Heading north up I-95 again, we crossed into New Hampshire, emerged into Maine, and stopped at Scarborough near Old Orchard Beach. Driving inland the next day, we caught our first glimpse of the White Mountains, and stayed at Glen, New Hampshire. Today we are enjoying the autumnal metamorphosis of the forests on the edge of Cresecent Lake in Maine before we strike even farther north into this ever-changing wonderland.
Our thanks go to Joyce Martin who fast-tracked the publishing of the Phoenix Journal last month at American Press & Graphics in Front Royal, VA. Friends who joined the Phoenix journey this month include the Finger Family, the Daniels Family and Staff of Normandy Farm, Mary & Bob Snyder, Joe & Jolene Crosby, George & Mary Lou Fuller, Gary & Peggy DeWitt, Mark & Becca Knobil, Bob & Roberta Bitel, Larry Petrin, Lyla White, Gerald & Grace Glass and David Knapp. We have been blessed with contributions of postage and money this month. Thank you for your generosity!
We meet many wonderful people as we travel, but we also cross paths with animals. We can't always get their names, but we remember them nonetheless.
- THE SCREAMING
FROGS OF ALABAMA
Walking by a small pond near the Space & Rocket Center, we heard, "Eeek!" Splash! "Eeek! Splash! Closer examination revealed we had disturbed the local amphibious residents.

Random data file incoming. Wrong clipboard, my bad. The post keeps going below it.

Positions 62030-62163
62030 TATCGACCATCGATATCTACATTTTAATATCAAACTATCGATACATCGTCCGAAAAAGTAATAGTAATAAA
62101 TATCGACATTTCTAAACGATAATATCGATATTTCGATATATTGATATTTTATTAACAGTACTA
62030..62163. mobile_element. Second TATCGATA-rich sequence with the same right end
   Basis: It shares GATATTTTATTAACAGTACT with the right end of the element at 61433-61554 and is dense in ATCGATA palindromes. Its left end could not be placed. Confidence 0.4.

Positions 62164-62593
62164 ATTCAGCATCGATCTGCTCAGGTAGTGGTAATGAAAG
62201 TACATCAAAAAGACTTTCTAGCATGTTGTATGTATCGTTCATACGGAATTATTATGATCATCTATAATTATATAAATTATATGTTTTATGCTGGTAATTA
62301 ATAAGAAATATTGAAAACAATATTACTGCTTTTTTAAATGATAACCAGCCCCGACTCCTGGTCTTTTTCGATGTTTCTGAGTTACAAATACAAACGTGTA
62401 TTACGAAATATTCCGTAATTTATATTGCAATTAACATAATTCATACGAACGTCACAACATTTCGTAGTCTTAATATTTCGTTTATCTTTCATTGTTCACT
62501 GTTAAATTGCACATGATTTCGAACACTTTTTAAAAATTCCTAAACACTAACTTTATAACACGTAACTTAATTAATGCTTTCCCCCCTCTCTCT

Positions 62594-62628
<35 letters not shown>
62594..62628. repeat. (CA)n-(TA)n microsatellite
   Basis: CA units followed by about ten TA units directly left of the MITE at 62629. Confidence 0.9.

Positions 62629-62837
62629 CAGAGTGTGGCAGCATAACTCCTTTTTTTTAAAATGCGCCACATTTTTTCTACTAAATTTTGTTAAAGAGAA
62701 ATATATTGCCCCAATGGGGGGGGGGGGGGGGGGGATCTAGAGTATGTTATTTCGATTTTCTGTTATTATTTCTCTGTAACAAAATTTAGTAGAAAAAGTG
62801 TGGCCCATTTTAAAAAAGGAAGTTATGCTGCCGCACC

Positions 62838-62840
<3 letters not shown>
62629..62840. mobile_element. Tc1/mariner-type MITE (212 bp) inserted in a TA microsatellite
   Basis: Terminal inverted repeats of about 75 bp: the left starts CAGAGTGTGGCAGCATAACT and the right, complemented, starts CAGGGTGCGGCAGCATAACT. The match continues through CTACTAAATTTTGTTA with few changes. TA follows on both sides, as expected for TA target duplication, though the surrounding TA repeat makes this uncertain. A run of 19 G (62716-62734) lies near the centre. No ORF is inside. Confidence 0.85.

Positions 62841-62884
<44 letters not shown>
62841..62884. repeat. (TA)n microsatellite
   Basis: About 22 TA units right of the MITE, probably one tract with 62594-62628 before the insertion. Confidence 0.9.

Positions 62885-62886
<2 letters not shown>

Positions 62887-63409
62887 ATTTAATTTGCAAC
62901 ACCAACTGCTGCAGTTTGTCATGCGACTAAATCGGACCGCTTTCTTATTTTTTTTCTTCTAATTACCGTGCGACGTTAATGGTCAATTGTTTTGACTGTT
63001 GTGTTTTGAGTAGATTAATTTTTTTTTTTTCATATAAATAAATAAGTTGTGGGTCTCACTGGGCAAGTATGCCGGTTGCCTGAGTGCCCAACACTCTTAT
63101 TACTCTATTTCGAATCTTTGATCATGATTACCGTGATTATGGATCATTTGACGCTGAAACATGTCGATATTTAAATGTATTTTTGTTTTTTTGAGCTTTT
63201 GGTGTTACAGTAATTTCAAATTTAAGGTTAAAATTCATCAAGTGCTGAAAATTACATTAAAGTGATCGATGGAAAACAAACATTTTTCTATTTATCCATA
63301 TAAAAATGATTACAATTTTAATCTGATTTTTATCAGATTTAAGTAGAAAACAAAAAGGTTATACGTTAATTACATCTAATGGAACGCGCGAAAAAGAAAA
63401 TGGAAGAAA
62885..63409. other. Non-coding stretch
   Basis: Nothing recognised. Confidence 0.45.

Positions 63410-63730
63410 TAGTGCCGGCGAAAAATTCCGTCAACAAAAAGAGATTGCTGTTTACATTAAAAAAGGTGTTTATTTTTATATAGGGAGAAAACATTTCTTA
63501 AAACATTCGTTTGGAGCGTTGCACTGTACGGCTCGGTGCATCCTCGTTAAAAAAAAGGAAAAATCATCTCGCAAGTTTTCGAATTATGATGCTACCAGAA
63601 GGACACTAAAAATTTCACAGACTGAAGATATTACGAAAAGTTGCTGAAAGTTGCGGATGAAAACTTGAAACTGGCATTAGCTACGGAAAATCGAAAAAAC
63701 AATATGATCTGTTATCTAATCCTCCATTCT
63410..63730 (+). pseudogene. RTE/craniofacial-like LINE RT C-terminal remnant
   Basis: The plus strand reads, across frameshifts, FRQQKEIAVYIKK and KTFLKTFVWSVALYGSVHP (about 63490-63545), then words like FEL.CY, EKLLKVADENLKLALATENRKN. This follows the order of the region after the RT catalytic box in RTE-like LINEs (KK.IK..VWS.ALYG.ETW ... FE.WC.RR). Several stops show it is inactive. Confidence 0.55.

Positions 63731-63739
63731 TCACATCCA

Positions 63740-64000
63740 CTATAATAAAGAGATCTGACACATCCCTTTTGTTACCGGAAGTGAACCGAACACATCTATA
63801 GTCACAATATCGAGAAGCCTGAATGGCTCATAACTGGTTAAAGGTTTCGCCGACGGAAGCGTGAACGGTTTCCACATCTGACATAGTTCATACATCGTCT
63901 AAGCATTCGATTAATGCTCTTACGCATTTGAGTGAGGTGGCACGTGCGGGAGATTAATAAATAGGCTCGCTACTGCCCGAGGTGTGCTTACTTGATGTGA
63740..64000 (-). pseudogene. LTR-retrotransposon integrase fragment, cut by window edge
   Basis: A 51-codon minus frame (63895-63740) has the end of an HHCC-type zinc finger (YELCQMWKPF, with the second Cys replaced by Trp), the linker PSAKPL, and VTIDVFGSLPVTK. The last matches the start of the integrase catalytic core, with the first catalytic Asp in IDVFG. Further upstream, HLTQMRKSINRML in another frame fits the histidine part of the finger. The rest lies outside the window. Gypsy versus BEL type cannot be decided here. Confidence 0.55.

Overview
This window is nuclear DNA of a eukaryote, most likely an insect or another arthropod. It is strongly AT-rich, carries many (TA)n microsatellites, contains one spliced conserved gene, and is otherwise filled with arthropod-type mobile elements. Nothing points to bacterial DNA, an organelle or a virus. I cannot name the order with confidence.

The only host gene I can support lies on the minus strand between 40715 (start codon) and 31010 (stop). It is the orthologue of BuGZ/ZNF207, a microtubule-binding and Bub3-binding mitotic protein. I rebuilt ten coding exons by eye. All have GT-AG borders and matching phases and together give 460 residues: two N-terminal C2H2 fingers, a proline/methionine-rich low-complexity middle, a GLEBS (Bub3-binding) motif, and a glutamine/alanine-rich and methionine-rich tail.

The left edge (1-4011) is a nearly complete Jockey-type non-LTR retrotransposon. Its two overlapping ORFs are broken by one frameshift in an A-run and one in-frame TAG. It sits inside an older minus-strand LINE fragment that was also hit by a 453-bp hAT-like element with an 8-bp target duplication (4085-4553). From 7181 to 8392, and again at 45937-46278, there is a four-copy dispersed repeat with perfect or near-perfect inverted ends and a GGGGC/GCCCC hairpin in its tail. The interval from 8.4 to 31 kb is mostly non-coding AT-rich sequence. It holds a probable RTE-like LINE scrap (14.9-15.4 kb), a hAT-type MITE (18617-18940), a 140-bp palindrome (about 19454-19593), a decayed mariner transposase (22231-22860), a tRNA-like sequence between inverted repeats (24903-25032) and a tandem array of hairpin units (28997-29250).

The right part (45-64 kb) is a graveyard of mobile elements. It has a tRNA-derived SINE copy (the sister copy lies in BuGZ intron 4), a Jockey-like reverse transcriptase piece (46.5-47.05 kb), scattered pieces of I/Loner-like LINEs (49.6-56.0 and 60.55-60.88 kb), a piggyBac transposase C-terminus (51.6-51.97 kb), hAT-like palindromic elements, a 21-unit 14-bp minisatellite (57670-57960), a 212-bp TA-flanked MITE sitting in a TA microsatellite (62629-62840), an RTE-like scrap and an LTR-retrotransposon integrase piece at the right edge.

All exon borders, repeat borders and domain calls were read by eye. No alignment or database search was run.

- THE AIMLESS
ARMADILLO OF FLORIDA
Actually, the armadillo was probably looking for food, but we watched him snuffle through the swampgrass for ten minutes before he realized that two humans and a dog were practically on top of him. The look of utter surprise and sheer terror on his little pointed face was unforgettable.
- THE DILIGENT
BEAVER OF VIRGINIA
Beavers are almost mythological creatures to Californians, and we'd never seen one in the wild. Near Charlottesville, we watched an industrious beaver work on a dam until he caught sight of Megan's purple shirt and quietly slipped away.
- THE ENTERPRISING
MUSCOVY DUCK OF CALIFORNIA
A strikingly ugly creature, this single-minded bird had established himself as sole panhandler of an entire campground in Red Bluff. Even the local dogs let him alone. He made morning and evening rounds to every campsite. Needless to say, he was one big duck.
- THE FROG
IN THE FLORIDA PHONE BOOTH
This little iridescent hopper spent every night sitting on the pay phone under a large fluorescent light. The light attracted enough gnats, flies, and little moths to create a large drift of insect carcasses every morning on the ground below. By sitting on top of the phone, the frog had only to open his mouth to snag himself a fresh meal. He didn't even have to move his head.
- THE WHITE
BUFFALO OF WISCONSIN
Miracle was born the spring of 1994, and gained instant fame for being white without being albino. The symbol of peace for many native Americans, the white buffalo inspired thousands of pilgrims to make the journey to Wisconsin. Our friend Paul Bethe told us about Miracle, and we joined him and his family one rainy day to make a pilgrimage ourselves.
If, like Mark, you'd never seen a firefly before, the first time you do see one, you are amazed. Even if you have seen them before, the sight of a hundred twinkling stars above the grass on a warm summer evening is still magical.